A philosophy that says, not only do we have to artificially sustain life long after it is enjoyable, but we must take extreme measures to take away any discomfort of aging and poor health habits.
The key things that need to be done here (and were not even considered in the current legislation) are tort reform and a national debate and decision on what is reasonable to expect of health care professionals and what is the responsibility of the individual. When the cost of health care is reduced massively by expecting people to live in a more healthy manner and not rewarding stupidity in their nutrition, exercise and habits, by making lawsuits only available to those who have been wronged by actual incompetence or carelessness, by capping punitive damages or removing them altogether except in cases of intent to harm or defraud, and (most controversially) deciding as a society what we, as a society are willing to pay for, we can actually create a system that is reasonable, successful and reliable without destroying the economy.
If on the other hand, we decide that the state (or nation, if you like) is going to be responsible for every illness or accident, every congenital condition and every person who intentionally does damage to their health through poor choices and that we, because of budgetary restraints can no longer pay quality health care professionals a reasonable amount for all the extra expense, time, schooling and lost sleep they sacrifice - we will lose the best and brightest from the profession and there won't be enough money to continue which will create a collapse of the system to where even basic health services will be hard to find and ineffective. These are the choices. If we choose the second option, the system will eventually fail, bankrupting the country in the process.
Secondly, we the people need to change our perception. We think that, if something isn't the way we want it, we should go to the government and they will dispense the solution. That is the essence of "state-ism". Can you imagine George Washington saying to the government, "My teeth are falling out - you (meaning we the people) should take care of me and make sure I get some nice dentures". This is the guy to wouldn't even collect his pay as commander of the armies or as President because he could get by without it and he considered it his duty to do all he could to protect and maintain the freedoms and liberty of his fellow citizens. I know it is why people think conservatives are heartless and cruel, but we need to consider what is the "proper role of government" and what is the province of the individual. When the group of individuals decide that they are willing to take on a responsibility (such as health care for the needy or providing food to the hungry) it is a choice, not a requirement, and as such provides help but does not destroy freedom. If, on the other hand, we are forced to try to "be all things to all people", we will fail and with that failure, our liberty, our prosperity and our very souls will fall into servitude.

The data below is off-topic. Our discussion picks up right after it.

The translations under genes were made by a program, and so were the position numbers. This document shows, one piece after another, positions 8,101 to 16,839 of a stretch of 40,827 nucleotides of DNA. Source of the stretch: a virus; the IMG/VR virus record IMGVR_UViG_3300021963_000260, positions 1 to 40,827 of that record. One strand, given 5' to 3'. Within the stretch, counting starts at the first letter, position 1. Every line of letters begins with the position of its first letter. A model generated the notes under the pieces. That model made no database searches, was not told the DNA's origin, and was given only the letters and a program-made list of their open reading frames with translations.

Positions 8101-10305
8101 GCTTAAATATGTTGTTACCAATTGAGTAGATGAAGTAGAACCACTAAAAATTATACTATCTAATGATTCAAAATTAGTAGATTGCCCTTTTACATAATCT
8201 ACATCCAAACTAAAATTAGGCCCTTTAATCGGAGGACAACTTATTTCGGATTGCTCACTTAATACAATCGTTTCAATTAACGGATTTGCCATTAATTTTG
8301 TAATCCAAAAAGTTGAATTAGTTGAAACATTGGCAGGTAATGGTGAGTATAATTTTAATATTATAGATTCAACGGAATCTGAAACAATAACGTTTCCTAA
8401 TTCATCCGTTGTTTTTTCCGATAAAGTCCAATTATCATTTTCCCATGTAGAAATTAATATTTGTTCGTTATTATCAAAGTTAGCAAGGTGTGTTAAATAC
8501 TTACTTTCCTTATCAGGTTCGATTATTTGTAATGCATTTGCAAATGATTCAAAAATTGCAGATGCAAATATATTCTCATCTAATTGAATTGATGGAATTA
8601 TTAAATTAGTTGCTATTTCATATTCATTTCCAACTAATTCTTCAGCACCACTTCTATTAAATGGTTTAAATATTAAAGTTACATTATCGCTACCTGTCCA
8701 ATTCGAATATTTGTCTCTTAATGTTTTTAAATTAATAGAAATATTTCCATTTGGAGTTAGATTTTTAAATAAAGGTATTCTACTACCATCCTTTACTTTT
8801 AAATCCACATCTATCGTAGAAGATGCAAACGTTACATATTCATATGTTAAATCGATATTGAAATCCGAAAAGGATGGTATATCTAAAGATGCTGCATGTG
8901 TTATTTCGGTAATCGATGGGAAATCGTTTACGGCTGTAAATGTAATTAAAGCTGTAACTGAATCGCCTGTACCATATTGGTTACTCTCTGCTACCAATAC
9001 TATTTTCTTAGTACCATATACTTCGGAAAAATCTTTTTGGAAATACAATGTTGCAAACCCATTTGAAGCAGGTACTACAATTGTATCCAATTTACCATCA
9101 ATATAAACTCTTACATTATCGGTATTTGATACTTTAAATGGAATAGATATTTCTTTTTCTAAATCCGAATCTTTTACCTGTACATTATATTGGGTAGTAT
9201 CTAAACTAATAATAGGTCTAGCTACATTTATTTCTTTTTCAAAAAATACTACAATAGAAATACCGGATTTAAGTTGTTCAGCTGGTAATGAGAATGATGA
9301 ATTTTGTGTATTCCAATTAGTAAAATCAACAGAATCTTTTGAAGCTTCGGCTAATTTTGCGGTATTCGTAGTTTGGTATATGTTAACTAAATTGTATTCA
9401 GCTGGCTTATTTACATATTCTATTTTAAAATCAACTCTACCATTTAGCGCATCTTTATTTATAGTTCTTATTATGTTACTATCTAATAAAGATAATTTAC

There is a basic level of service that we as a society can afford and some of that we can ask of the professionals if and only if they are well compensated for their usual paid work. In law it is called pro-bono and most attorneys expect to give a portion of their time to it. In health care it can work the same way, but it must be limited in order to not destroy the very people providing it and their livelihood.

The debate, though uncomfortable, needs to be held and decisions made about what the public trough can provide and what we individually are responsible for.
Finally, we need to recognize that the current legislation is not a health care proposal. It is, instead, a health insurance requirement that mandates that I buy government approved health insurance and use government approved health care providers. It gives me no freedom to invest in my own type of insurance (savings), go to alternative health care providers (naturopaths, chiropractors, etc.) or to choose to live as healthy as I can and deal with problems when they arise to the best of my own ability.
We could learn alot from many of the native american cultures. Many indigenous cultures live in harmony with mother earth. They use natural herbs and medicines to improve their health, mental state and lives in general. They are peaceful with that. Could our culture accept that approach? Probably not. Should we think about it? I think we should.

No comments:

Post a Comment